The program is not developed enough to decide who will pay the majority of costs, but maintenance and operating costs most likely will be in the $100,000 to $200,000 range, Eifling said.

“The plans that we’ve looked at so far typically consist of a 100-bike launch,” Eifling said. “Stations are a little bit more flexible. There are a lot of technologies that are allowing stationless technology where the technology is on the bike.”

Part of the process is deciding which type of system to use. Some use high-tech docking systems to prevent theft; others favor technology that is kept on the bike. The rate of theft also is kept down by the bikes, which are “very difficult to dismantle and have almost no resale value on the secondary market, either for parts or to sell,” Eifling said.

No matter what type of system is used, the most effective theft and vandalism protection comes from riders who must give their credit card information, Eifling said.

“Even systems in very large cities don’t really have a problem with theft,” Eifling said.

Eifling would like to see about five stations on the UA campus and five more stations scattered throughout the city at high-congestion areas when the program begins.

Convenience also must be considered when deciding where to place stations. Strategically located racks could allow users to “park and ride,” Eifling said.

Users would most likely be able to sign up for day-long to year-long memberships, which would make the system convenient for tourists and residents, Eifling said.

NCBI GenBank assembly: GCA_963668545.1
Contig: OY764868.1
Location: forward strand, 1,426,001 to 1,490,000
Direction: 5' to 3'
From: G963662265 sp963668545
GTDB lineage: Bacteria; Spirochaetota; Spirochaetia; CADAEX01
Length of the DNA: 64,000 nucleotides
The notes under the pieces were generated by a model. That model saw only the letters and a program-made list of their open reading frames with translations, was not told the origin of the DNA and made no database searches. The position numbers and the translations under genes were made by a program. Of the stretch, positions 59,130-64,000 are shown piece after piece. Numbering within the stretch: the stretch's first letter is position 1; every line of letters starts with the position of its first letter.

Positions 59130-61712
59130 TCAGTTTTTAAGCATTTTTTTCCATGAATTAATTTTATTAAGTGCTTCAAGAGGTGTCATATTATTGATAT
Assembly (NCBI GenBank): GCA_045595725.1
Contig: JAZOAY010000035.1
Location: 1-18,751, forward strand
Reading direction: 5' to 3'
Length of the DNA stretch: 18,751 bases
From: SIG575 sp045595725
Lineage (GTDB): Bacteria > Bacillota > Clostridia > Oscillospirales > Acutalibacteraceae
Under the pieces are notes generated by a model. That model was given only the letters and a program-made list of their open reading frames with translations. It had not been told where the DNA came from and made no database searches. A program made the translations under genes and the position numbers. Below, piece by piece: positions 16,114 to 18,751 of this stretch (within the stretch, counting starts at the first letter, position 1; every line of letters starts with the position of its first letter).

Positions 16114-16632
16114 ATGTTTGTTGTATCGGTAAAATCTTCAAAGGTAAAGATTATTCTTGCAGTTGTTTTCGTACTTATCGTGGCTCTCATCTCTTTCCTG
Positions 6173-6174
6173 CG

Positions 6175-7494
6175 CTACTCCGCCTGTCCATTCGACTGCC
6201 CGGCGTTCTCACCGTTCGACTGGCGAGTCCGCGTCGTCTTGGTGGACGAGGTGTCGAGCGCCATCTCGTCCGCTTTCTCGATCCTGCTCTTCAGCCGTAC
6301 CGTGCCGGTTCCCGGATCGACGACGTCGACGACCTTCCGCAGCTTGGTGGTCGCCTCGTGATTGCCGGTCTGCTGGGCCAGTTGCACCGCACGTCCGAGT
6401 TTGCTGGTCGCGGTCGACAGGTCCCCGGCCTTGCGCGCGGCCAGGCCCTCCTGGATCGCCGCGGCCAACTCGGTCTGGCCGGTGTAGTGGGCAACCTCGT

Most of the money needed to install the stations could be received from transportation grants, and if the city decides to go with a model that favors low-tech stations, those initial costs could be very small, Eifling said.

Although the source of funding has not yet been identified, money from Associated Student Government could be a “very real possibility,” said Alex Ryals, ASG director of Transit and Parking.

“It hasn’t gotten far enough that anybody’s ready to write a check yet,” Smith said.

Transit and Parking and ASG already sponsor Razorbikes, a community bicycle program that allows students to use university bikes on or around campus for no charge.

Razorbikes includes more than 100 bikes, and if the new bike sharing program is implemented, the nearly $1,500 dedicated to Razorbikes maintenance would be used to operate the new program, Smith said.

“I think the goal would be to generate enough from the system to have the system pay for itself, not necessarily make any money off of it,” Smith said.

Razorbikes is underused, and the university is launching a social media campaign to increase use, Ryals said.

The fact that the free bike-sharing program is not well used, even if not well publicized, is not a good sign for a system that would require students to pay money, Ryals said.

“I think if the bike sharing program got big enough and people see value in it, then they would begin to possibly pay for it,” Ryals said.

Students would be attracted to a new bike-sharing program, but creating a program that runs smoothly takes a lot of work and a lot of time, Eifling said.

“At this point, between now and when we have bikes on the ground, it could be a matter of months, or it could be a matter of a year or more,” Eifling said. “It’s tough to say.”